Friday, August 29, 2008

On Your Mark, Get Set, TOAD!

The Cane Toad (Bufo Marinus) is a massive terrestrial toad native to Central and Southern America. In 1935 they were introduced to Australia in an attempt to control the native Cane Beetle population which was growing out of control. Initially there were 3000 young toads introduced, but since then they have grown to an astonishing 200 million. Due to their migratory nature they have started to evolve larger legs, larger bodies, and increased their speed of movement.

It is estimated that these toads migrate at an average of 40 km per year. This is making people nervous since they are starting to destroy flora, as well as other species, such as the Northern Quoll and certain snakes. To get an idea of how they are spreading, see the map below:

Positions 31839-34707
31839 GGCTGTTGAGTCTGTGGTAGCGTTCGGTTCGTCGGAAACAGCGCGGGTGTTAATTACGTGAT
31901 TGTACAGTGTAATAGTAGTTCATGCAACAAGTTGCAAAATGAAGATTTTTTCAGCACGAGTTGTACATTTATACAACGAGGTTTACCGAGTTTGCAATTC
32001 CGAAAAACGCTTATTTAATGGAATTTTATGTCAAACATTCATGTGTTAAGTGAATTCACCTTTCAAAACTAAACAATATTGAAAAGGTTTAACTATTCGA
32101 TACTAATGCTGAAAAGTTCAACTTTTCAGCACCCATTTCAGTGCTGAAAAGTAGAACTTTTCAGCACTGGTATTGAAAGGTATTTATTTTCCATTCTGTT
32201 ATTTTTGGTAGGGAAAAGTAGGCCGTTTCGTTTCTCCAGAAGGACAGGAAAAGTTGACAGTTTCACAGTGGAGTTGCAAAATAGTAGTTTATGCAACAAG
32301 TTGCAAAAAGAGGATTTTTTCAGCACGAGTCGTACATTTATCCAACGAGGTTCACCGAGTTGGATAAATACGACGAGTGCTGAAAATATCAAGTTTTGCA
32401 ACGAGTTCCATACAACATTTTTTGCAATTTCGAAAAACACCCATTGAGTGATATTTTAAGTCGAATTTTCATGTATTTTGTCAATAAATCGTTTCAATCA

Recently some researchers have made progress predictions regarding the migration of this explosively breeding species. In the spirit of the recent Olympics, scientists have staged a 2 meter sprint event in a laboratory setting. The Ecography journal reports that Toads could hop as fast as 2km per hour at 30C, but were only able to hop at 0.3 km per hour at 15C.

Previous studies have predicted that southern regions of Australia, including Melbourne, will eventually face the toad invasion. Head researcher Dr. Kearney feels otherwise: "The cane toads cannot survive in much of southern Australia because they would be too cold to move about and forage or spawn." Perhaps these cold temperatures will halt the progress of the toad army after all.

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